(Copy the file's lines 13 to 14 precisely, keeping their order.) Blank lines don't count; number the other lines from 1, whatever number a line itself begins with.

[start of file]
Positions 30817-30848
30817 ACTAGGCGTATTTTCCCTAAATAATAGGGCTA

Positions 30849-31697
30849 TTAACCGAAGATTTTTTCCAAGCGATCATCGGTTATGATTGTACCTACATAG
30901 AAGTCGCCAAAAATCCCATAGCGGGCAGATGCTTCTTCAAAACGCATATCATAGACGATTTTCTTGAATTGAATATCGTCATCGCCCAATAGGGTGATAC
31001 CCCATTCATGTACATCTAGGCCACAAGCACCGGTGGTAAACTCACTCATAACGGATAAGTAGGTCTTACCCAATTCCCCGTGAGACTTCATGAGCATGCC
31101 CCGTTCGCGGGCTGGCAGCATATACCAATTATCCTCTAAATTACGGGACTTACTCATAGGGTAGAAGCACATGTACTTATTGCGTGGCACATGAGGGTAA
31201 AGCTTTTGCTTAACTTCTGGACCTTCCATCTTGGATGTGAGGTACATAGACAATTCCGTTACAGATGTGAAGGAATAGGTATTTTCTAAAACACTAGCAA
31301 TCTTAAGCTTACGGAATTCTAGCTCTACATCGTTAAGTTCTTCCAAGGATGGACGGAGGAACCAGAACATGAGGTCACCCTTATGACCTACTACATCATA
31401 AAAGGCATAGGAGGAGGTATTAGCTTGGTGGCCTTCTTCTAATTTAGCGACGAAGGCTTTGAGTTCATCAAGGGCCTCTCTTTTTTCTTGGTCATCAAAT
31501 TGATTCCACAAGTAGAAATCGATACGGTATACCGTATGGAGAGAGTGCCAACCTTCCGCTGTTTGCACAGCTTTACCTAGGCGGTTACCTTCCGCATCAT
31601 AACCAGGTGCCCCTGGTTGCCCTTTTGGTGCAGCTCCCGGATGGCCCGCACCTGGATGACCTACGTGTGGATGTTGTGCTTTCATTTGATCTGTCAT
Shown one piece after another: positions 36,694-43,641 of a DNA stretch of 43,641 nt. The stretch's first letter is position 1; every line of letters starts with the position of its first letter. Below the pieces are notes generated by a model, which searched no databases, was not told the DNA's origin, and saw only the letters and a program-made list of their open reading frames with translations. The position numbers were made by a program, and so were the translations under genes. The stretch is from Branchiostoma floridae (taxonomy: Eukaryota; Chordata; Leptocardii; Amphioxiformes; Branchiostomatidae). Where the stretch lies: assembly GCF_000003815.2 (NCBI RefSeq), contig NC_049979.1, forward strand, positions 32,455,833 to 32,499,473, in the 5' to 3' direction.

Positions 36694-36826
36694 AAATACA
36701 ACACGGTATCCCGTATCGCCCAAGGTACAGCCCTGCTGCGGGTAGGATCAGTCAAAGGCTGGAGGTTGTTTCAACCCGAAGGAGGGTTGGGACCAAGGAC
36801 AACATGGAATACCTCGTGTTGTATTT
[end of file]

Shown one piece after another: positions 36,694-43,641 of a DNA stretch of 43,641 nt. The stretch's first letter is position 1; every line of letters starts with the position of its first letter. Below the pieces are notes generated by a model, which searched no databases, was not told the DNA's origin, and saw only the letters and a program-made list of their open reading frames with translations. The position numbers were made by a program, and so were the translations under genes. The stretch is from Branchiostoma floridae (taxonomy: Eukaryota; Chordata; Leptocardii; Amphioxiformes; Branchiostomatidae). Where the stretch lies: assembly GCF_000003815.2 (NCBI RefSeq), contig NC_049979.1, forward strand, positions 32,455,833 to 32,499,473, in the 5' to 3' direction.

Positions 36694-36826